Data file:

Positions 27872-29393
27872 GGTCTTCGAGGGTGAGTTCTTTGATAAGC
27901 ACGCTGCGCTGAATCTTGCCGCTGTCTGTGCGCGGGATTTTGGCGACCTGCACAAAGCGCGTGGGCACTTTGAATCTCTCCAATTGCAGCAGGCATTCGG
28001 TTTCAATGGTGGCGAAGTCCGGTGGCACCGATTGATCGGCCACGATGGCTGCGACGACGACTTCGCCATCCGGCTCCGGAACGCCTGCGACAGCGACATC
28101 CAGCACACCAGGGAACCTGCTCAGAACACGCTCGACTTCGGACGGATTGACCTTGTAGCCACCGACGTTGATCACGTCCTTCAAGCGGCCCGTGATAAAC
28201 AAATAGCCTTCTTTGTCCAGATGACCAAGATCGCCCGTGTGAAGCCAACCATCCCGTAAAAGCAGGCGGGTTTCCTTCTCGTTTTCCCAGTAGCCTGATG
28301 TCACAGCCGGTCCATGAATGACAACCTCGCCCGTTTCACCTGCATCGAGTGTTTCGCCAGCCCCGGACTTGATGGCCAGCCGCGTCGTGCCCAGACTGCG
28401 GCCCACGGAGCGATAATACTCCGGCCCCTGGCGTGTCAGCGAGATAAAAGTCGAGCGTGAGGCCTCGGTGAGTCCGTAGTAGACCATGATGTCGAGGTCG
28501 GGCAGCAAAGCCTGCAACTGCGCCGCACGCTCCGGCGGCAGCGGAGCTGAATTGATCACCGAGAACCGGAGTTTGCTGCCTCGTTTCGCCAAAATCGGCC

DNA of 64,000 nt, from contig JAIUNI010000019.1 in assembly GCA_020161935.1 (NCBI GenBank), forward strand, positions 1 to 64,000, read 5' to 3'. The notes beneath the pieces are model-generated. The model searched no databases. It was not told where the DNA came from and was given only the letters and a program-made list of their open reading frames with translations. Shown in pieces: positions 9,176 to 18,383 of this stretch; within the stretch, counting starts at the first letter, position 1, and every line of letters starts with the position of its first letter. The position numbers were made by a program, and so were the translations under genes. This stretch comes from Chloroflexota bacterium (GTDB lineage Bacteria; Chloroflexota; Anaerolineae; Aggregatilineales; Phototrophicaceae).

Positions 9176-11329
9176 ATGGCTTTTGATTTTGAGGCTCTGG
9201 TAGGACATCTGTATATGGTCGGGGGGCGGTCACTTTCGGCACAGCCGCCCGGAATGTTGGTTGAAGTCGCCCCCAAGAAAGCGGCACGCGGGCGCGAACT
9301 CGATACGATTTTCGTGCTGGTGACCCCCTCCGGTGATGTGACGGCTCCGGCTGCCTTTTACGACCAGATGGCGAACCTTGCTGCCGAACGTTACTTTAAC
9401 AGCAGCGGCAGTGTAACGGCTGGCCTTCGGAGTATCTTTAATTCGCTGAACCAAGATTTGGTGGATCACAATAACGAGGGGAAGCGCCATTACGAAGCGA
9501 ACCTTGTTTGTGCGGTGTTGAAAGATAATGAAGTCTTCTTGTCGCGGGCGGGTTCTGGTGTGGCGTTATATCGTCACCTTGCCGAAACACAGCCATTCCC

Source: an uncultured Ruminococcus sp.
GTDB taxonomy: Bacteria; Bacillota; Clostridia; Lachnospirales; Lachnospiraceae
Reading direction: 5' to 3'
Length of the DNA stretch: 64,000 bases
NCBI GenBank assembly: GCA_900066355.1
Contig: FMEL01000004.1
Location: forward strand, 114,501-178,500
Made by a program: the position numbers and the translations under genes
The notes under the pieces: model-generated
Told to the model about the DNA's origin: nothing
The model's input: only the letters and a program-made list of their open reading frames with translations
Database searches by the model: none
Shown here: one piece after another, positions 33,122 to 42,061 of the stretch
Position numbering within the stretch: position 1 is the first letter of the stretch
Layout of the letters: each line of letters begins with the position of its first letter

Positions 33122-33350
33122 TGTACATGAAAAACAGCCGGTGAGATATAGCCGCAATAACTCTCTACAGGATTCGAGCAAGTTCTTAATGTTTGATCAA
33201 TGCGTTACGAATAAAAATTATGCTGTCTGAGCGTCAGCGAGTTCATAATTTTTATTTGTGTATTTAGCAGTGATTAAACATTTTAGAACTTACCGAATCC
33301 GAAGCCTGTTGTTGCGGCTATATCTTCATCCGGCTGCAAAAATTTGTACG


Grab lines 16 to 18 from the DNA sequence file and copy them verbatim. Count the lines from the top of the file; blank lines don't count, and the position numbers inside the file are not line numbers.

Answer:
9501 ACCTTGTTTGTGCGGTGTTGAAAGATAATGAAGTCTTCTTGTCGCGGGCGGGTTCTGGTGTGGCGTTATATCGTCACCTTGCCGAAACACAGCCATTCCC

Source: an uncultured Ruminococcus sp.
GTDB taxonomy: Bacteria; Bacillota; Clostridia; Lachnospirales; Lachnospiraceae